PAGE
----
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COLOGNE, Germany — Nearly a quarter of the people in Europe and North America who listen regularly to podcasts, use online media libraries, or access other online on-demand audio content.
As evidenced by the rise of such on-demand video platforms as Netflix, YouTube, and others, consumers are becoming increasingly accustomed to having content available on-demand rather than being required to wait for shows to air.
As audience expectation shifts to on-demand content, it’s important to remember that it is easier than ever to create podcasts to serve different niches. With increasing demand comes growing need for content creators and providers to have a stable and effective infrastructure for content processing and delivery.
There are numerous providers of cloud encoding services on the market. While it may be convenient for some content providers to depend on service providers for handling the workflow burden needed, it may be preferable for others to have an in-house solution with the ability to quickly adapt and customize workflows and to have full control over the encoding and publishing process. For content creators who also provide live online audio, for example with Icecast or HLS, there is the additional advantage that such a solution could be combined with the live streaming application on the same devices. In the long run, a self-hosted solution tends to be more affordable for the content creator than is a subscription model.
What defines a “good” implementation in this regard can be more clearly defined. First, the application needs to be flexible relative to quality (bitrates, etc.) with formats that support the greatest possible variety of end devices and listener circumstances. Considering that download and upload bandwidths vary considerably depending on country, region, and means of access, this means allowing the audio to be delivered at multiple quality levels, automatically adapting to the listener’s circumstances.
The best transport protocols under these considerations are HLS [HTTP Live Streaming] and MPEG DASH [Dynamic Adaptive Streaming over HTTP], as these can dynamically adapt to network circumstances. For codec algorithms, this use case suggests Opus and Fraunhofer’s new xHE-AAC [Extended High Efficiency AAC], which are similarly optimized for adaptive application scenarios.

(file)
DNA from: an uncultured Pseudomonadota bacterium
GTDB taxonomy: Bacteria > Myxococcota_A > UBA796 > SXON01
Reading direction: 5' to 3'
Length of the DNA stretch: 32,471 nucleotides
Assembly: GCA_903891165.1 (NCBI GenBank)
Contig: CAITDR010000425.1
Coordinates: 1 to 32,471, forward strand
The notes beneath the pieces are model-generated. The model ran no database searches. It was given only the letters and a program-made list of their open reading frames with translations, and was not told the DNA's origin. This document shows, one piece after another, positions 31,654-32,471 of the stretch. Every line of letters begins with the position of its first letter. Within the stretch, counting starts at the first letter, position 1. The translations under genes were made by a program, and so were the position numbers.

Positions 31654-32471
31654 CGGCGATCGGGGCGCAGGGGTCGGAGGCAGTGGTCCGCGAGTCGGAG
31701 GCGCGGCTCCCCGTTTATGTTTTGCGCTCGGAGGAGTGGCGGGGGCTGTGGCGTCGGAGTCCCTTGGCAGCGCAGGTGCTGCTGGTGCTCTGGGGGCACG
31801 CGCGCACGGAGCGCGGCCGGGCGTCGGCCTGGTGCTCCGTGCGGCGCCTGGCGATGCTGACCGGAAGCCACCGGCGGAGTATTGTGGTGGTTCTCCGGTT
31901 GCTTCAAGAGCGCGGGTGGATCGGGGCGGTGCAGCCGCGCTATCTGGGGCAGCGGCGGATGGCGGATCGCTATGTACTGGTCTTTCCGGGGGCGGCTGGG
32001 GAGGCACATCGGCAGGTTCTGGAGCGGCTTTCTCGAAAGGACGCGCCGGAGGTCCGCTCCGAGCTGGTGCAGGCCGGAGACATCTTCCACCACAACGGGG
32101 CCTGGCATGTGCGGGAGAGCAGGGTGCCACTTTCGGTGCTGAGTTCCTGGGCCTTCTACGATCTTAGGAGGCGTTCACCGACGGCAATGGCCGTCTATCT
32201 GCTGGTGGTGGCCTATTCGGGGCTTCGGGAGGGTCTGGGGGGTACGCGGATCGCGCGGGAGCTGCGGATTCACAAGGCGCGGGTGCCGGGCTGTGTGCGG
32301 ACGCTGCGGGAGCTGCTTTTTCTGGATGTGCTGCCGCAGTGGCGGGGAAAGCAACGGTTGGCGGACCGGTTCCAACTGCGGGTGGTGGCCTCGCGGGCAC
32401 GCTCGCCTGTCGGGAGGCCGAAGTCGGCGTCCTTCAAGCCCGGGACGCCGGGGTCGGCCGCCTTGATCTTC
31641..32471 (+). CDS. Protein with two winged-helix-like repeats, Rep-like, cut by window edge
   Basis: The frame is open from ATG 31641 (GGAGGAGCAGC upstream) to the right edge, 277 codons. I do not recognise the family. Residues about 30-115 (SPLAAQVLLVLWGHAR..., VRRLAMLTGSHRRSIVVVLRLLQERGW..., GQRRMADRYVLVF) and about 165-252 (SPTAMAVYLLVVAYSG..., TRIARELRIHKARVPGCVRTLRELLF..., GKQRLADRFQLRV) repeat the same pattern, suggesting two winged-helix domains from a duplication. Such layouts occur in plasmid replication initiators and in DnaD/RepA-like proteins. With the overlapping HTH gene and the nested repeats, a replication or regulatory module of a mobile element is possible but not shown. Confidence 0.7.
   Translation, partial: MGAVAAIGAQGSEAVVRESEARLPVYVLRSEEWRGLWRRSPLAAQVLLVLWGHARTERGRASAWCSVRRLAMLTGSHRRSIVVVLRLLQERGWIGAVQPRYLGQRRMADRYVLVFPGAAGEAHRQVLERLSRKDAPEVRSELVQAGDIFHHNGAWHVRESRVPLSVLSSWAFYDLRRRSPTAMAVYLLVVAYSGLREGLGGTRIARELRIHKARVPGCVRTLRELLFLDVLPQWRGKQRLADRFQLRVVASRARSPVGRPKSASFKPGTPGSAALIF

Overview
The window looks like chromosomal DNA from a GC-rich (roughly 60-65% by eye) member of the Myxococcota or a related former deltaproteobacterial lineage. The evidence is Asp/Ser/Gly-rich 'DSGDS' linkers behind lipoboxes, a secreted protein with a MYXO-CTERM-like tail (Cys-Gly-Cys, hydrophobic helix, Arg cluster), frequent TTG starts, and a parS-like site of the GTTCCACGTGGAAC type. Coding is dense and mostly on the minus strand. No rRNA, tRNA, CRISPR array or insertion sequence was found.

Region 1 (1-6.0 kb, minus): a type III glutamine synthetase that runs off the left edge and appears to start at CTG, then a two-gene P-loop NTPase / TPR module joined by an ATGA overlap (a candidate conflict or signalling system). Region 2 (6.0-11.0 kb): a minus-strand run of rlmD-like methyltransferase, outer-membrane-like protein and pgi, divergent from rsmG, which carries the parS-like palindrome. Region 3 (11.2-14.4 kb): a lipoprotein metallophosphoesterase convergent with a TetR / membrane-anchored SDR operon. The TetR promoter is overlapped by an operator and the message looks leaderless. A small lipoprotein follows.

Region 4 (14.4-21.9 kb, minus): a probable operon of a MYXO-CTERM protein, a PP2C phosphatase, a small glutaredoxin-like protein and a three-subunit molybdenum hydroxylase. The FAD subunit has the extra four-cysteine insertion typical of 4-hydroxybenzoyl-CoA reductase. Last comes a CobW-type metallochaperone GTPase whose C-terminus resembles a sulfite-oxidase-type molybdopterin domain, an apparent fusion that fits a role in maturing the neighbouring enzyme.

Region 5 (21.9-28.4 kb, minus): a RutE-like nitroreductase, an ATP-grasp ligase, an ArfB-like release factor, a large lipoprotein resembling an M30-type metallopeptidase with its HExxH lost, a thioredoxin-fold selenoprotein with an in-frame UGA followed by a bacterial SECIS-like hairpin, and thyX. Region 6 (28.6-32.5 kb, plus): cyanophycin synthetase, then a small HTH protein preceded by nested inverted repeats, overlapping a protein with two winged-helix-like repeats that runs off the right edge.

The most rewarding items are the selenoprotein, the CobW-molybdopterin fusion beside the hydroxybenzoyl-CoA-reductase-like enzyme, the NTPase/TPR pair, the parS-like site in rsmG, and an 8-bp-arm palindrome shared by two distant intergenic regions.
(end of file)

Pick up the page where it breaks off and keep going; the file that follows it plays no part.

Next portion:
In contrast, creating high-fidelity content with FLAC [Free Lossless Audio Codec] for desktop computers and other fixed devices within the domestic Wi-Fi network would be another use case to serve audio that could satisfy a variety of end users.
The audio must be compatible with all possible end devices and platforms. Audio-on-demand is made available in a wide variety today, being offered to the consumer via various online sites and accessed through devices such as personal computers, smartphones, Sonos systems and Amazon Echos. Each of these represents a significant market share and listener base, and should not be neglected — and users accessing audio-on-demand content over a variety of devices are especially likely to notice and be disturbed by compatibility issues. A specific aspect of this is that different platforms have different loudness and level requirements that the solution must accommodate for consistent cross-platform performance. This makes in-built loudness controls and the ability to process different files for different end devices both essential characteristics.